Some perspective: The Ediacaran Period spanned roughly 96 million years, bookended on either side by the end of the Cryogenian Period — 635 million years ago — and the beginning of the Cambrian Period — 539 million years ago. The extinction event comes just before a significant break in the geologic record, from the Proterozoic Eon to the Phanerozoic Eon.
There are five known mass extinctions that stand out in the history of animals, the “Big Five,” according to Xiao, including the Ordovician-Silurian Extinction (440 million years ago), the late Devonian Extinction (370 million years ago), the Permian-Triassic Extinction (250 million years ago), the Triassic-Jurassic Extinction (200 million years ago), and the Cretaceous-Paleogene Extinction (65 million years ago).
“Mass extinctions are well recognized as significant steps in the evolutionary trajectory of life on this planet,” Evans and team wrote in the study. Whatever the instigating cause of the mass extinction, the result was multiple major shifts in environmental conditions. “Particularly, we find support for decreased global oxygen availability as the mechanism responsible for this extinction. This suggests that abiotic controls have had significant impacts on diversity patterns throughout the more than 570 million-year history of animals on this planet,” the authors wrote.
Fossil imprints in rock tell researchers how the creatures that perished in this extinction event would have looked. And they looked, in Evans’ words, “weird.”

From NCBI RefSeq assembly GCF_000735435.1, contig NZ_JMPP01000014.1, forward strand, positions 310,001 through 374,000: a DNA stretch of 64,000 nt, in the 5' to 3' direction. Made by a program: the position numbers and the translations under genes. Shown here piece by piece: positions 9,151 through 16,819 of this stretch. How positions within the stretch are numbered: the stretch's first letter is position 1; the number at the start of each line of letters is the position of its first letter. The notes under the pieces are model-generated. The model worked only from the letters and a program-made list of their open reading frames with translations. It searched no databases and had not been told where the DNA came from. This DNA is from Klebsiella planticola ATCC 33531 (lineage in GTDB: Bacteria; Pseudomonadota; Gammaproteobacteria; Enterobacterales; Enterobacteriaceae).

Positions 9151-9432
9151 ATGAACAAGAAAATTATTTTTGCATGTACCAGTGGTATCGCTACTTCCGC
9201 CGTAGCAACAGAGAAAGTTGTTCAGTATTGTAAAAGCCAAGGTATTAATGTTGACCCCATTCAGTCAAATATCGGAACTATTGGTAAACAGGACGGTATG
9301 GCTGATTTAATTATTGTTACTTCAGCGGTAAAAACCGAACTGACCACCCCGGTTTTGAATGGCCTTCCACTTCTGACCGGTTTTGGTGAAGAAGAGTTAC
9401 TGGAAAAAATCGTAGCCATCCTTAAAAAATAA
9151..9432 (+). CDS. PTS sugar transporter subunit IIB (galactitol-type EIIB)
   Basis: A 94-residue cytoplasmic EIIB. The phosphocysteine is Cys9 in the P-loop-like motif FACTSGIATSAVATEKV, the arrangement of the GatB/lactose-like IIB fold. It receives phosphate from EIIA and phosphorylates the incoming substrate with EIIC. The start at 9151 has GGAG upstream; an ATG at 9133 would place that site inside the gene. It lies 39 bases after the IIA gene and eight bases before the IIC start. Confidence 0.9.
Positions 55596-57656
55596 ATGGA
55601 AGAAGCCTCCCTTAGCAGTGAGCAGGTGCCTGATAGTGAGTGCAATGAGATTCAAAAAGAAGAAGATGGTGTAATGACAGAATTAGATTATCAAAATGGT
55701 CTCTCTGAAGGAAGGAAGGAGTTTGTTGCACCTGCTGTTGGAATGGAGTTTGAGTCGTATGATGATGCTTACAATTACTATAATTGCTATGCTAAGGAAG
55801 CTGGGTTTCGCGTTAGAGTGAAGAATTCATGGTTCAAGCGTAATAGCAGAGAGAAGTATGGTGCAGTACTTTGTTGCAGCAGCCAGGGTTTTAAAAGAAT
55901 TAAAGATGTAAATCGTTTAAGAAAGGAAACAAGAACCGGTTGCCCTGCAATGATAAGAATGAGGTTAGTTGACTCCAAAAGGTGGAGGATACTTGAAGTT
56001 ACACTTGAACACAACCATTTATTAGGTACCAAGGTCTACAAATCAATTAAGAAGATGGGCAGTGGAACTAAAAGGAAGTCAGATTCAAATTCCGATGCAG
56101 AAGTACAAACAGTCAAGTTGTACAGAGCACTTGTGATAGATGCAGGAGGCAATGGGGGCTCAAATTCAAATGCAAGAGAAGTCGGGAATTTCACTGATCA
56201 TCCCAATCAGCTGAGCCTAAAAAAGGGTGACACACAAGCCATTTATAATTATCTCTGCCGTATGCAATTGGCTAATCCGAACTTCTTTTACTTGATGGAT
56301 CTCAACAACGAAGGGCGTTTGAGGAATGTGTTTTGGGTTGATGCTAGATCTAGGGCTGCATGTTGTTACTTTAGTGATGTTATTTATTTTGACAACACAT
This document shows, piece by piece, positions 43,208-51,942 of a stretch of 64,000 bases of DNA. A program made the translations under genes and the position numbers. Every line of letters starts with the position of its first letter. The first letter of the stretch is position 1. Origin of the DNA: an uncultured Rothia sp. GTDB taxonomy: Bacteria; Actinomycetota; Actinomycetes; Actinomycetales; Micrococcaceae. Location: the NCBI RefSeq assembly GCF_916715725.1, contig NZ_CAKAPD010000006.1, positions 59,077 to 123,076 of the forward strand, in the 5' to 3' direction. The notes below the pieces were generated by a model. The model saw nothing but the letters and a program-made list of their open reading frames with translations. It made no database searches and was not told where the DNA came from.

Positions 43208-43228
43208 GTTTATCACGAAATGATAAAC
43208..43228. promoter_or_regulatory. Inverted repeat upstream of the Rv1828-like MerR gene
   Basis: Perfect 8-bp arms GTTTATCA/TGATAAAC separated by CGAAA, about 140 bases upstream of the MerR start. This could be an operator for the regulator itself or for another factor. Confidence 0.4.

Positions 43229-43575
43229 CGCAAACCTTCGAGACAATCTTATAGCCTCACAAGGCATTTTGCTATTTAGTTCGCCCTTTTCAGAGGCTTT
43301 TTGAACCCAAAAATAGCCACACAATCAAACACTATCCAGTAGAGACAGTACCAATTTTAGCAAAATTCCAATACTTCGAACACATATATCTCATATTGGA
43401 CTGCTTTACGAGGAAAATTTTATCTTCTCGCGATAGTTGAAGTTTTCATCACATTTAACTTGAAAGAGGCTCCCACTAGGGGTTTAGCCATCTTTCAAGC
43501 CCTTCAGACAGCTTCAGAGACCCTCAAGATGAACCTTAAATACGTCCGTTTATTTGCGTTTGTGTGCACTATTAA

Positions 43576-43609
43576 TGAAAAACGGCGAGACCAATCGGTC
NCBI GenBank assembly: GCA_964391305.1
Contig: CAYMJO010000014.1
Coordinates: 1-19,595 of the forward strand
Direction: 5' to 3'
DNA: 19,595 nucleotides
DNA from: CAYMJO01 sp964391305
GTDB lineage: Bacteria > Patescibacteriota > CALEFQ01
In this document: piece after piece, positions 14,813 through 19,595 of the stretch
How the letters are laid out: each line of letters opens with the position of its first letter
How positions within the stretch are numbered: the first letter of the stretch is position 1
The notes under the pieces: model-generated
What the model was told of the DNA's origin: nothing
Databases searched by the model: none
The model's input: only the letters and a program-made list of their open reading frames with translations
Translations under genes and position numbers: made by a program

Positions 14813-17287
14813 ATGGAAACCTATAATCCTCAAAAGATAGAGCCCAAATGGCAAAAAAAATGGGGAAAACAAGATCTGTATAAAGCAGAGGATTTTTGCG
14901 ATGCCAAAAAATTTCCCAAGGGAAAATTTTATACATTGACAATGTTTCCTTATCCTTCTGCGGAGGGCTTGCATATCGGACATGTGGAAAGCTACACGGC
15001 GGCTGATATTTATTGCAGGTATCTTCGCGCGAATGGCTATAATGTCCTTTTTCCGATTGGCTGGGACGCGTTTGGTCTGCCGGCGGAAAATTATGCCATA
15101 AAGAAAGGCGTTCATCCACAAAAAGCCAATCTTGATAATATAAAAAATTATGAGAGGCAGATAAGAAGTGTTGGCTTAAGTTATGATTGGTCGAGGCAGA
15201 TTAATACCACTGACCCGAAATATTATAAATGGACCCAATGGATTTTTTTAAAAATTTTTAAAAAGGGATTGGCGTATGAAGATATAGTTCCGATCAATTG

“These organisms occur so early in the evolutionary history of animals that in many cases they appear to be experimenting with different ways to build large, sometimes mobile, multicellular bodies,” Evans said. “There are lots of ways to recreate how they look, but the take-home is that before this extinction the fossils we find don’t often fit nicely into the ways we classify animals today. Essentially, this extinction may have helped pave the way for the evolution of animals as we know them.”
The study, like scores of other recent publications, came out of the COVID-19 pandemic. Because Evans, Xiao, and their team couldn’t get access to the field, they decided to put together a global database based mostly on published records to test ideas about changing diversity. “Others had suggested that there might be an extinction at this time, but there was a lot of speculation. So we decided to put together everything we could to try and test those ideas.” Evans said.
Reference: “Environmental drivers of the first major animal extinction across the Ediacaran White Sea-Nama transition” by Scott D. Evans, Chenyi Tu, Adriana Rizzo, Rachel L. Surprenant, Phillip C. Boan, Heather McCandless, Nathan Marshall, Shuhai Xiao and Mary L. Droser, 7 November 2022, Proceedings of the National Academy of Sciences.
Much of the data used in the study was collected by Droser and several graduate students from the University of California Riverside.